Some Stem Cell News

As noted in a Betterhumans article on the topic, scientists are continuing to experience contradictory results with adult stem cells. The level of plasticity - the all-important ability to transform into other cell types - is under question. Without plasticity, adult stem cells are unlikely to be useful for regenerative work, such as growing replacement organs.

Adult stem cells from the brains of mice have proven to differentiate into blood vessel cells in an experiment that could help settle controversy over their potential.


However, it contradicts more recent findings that adult stem cells don't form new cells, but instead fuse with existing cells, forming a hybrid that takes on the pre-existing cell's function.

As is usual when research results appear to contradict one another, it seems that there are other mechanisms at work. Different populations of adult stem cells in the body may have different levels of plasticity. Furthermore, positive results seen to date in trials may or may not reflect on the utility of a given type of stem cell. In the long run, scientists will figure out how to make any cell perform any needed task as a part of future regenerative medicine - but the long run isn't good enough for people who are aging, suffering and dying now.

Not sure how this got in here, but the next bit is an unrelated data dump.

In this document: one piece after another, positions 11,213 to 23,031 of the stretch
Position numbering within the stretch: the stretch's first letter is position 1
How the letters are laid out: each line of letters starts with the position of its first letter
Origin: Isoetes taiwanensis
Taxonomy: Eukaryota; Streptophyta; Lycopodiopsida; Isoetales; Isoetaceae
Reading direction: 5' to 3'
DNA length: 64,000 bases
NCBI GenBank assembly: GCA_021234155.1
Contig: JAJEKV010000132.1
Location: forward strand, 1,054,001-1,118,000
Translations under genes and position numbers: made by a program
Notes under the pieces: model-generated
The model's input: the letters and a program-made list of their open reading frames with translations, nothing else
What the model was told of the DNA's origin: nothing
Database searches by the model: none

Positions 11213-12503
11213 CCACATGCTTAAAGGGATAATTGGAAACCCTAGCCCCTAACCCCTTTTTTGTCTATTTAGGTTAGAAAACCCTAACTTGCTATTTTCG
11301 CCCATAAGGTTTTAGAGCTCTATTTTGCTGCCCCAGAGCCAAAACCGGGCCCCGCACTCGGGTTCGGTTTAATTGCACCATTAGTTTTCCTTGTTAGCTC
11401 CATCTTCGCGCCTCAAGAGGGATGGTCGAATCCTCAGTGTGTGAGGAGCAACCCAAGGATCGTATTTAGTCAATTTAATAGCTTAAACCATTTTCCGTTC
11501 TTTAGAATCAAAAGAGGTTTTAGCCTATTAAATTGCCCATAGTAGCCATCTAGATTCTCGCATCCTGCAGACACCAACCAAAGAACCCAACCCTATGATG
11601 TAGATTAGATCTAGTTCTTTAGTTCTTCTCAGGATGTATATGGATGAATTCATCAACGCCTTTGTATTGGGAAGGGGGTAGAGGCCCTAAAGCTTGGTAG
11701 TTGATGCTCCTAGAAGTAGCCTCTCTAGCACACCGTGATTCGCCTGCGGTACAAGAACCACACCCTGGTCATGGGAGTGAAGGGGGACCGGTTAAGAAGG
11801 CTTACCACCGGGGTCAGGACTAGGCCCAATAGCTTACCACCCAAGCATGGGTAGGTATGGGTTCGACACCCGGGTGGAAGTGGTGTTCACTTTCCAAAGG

Sadly, political restrictions on stem cell research and therapeutic cloning in the US don't appear to be going away this year. An enormous amount of effort has been put into fighting or bypassing politicians on this issue, and justified effort it is too. However, elections will always be more important than lives to a certain set.

Still, as recent Senate hearings intended to hype adult stem cell research (as a way of building support for a ban on embryonic stem cell research) show, anti-research politicians and their proposed policies are now experiencing a lot more opposition. You can help!

In addition to writing to your elected representatives, you can further the cause of regenerative medicine by joining and supporting a number of active groups:


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